Technical analysts adhere to two primary principles: (1) that all economic data—revenues, dividends, and future performance—are reflected in a stock’s past prices; and (2) that stock prices tend to follow trends (if a price is rising, it will continue to rise, and vice versa). It’s completely inconsequential to the chartist what industry a company is in or what’s happening in the world at large. To the chartist, all that matters is past and future price changes.
In practice, what this means is that technical analysts will study a stock’s charts to deduce trends. If there’s an “uptrend”—in other words, the stock price has risen over the course of a day or several days—then the chartist will be bullish on the stock. A head-and-shoulders pattern—where there’s a rise and fall, a greater rise and fall, and then a rise and fall similar to the first—indicates that a stock may have reached its “resistance level” and is due for a downturn. But does technical analysis work? Here’s why it might.
Does Technical Analysis Work? A Case for Technical Analysis
Despite its seeming arbitrariness, technical analysis does indeed have a logic.
- Technical analysts bank on mass psychology. They presume that when investors see a stock rising, they’ll hop on the bandwagon, driving the price even higher.
- Technical analysts assume unequal access to information. If a price is rising, chartists theorize that company insiders or more expert observers know something the wider market doesn’t and are driving up the price by buying stock.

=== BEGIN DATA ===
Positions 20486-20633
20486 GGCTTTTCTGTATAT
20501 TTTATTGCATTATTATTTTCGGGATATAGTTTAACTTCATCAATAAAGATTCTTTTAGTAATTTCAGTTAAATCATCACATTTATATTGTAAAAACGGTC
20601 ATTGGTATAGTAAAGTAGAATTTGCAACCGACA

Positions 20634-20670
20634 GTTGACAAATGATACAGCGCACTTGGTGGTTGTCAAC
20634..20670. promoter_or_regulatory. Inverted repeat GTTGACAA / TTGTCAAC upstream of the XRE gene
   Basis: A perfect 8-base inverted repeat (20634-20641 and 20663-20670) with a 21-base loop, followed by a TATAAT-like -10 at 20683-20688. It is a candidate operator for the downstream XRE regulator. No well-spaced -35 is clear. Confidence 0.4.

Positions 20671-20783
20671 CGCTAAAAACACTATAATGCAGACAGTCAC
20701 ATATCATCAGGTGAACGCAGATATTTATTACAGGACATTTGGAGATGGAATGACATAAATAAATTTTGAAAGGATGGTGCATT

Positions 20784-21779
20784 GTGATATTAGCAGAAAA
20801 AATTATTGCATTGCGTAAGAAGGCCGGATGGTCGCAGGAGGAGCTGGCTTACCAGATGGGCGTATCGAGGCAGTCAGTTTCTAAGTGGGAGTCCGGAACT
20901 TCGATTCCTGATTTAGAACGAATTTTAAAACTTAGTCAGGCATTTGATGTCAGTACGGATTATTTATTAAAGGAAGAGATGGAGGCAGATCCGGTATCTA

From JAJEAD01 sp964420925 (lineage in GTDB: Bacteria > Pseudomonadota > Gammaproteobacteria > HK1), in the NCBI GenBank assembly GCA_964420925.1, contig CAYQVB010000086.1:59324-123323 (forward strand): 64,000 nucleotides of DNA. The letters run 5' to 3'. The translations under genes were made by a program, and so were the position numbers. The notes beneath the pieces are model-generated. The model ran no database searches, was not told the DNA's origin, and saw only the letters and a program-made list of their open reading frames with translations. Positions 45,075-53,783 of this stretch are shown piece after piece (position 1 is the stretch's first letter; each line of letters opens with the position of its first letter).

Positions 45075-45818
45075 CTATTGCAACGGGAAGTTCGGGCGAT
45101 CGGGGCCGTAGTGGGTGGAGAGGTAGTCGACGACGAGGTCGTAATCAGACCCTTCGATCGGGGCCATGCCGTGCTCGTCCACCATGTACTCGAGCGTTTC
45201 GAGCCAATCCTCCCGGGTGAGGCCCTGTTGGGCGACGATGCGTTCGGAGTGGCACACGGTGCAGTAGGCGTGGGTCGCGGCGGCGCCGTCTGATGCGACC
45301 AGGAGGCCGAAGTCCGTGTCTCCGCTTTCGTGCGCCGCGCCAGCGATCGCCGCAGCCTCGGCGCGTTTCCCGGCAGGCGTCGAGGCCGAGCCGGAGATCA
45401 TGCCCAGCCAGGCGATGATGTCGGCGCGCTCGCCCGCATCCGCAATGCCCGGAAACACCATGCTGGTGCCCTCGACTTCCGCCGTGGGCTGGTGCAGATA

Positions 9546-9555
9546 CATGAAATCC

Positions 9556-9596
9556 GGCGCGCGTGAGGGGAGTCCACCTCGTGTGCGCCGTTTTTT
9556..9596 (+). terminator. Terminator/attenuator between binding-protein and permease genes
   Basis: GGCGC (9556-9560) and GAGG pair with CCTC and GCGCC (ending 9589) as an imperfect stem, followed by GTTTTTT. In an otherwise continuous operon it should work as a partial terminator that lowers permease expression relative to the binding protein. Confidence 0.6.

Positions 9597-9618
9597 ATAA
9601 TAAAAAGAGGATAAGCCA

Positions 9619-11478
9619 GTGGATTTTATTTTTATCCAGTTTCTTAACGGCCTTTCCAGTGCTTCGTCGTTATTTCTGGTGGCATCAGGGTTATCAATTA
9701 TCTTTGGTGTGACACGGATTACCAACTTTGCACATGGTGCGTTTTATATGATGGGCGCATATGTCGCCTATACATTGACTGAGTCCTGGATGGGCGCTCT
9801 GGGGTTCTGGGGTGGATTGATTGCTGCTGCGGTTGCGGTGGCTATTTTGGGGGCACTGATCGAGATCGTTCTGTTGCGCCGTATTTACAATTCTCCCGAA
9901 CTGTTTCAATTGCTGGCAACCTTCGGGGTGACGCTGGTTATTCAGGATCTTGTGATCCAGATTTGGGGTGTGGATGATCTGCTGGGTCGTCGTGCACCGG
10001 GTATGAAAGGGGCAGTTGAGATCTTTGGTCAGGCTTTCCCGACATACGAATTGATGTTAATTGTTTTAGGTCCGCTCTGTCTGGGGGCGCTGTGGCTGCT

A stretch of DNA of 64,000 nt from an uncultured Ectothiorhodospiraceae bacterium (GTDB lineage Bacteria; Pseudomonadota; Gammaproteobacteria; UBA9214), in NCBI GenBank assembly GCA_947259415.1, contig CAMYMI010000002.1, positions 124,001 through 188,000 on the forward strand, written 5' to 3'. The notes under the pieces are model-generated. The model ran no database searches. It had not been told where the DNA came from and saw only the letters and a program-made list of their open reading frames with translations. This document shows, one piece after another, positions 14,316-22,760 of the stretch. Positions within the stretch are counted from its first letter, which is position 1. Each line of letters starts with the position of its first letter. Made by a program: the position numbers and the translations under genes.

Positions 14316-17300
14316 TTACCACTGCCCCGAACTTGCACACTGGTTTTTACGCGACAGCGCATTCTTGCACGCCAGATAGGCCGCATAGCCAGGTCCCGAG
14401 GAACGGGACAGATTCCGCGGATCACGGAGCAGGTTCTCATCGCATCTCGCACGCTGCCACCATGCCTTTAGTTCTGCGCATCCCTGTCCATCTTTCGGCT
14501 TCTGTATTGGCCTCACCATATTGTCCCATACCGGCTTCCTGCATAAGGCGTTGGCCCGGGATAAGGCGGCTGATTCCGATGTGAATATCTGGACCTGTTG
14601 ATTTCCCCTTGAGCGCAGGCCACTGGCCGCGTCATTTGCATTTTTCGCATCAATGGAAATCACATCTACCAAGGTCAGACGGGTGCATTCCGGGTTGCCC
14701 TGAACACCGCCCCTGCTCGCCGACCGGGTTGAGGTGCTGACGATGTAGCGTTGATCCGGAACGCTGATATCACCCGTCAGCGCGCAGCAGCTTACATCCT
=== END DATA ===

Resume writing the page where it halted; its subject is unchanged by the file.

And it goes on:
- Technical analysts believe prices have a delayed reaction to new information. Some research suggests that when “earnings surprises,” either good or bad, for a company are announced, the price will react immediately but incompletely. That is, when a stock initially declines due to lower-than-expected revenues, it’s actually only just beginning its downward slide. Thus, when a chartist sees downward movement, he or she may be justified in assuming the price will continue to fall.
A Case Against Technical Analysis
So does technical analysis work? The short answer is no. Academics studying the financial world and the performance of portfolio managers have determined that technical analysis—which requires a high volume of trading as stock prices rise and fall (which in turn entails considerable commissions and fees)—does not result in a greater return than a “buy-and-hold” strategy (as epitomized by a long-term investment in an index fund).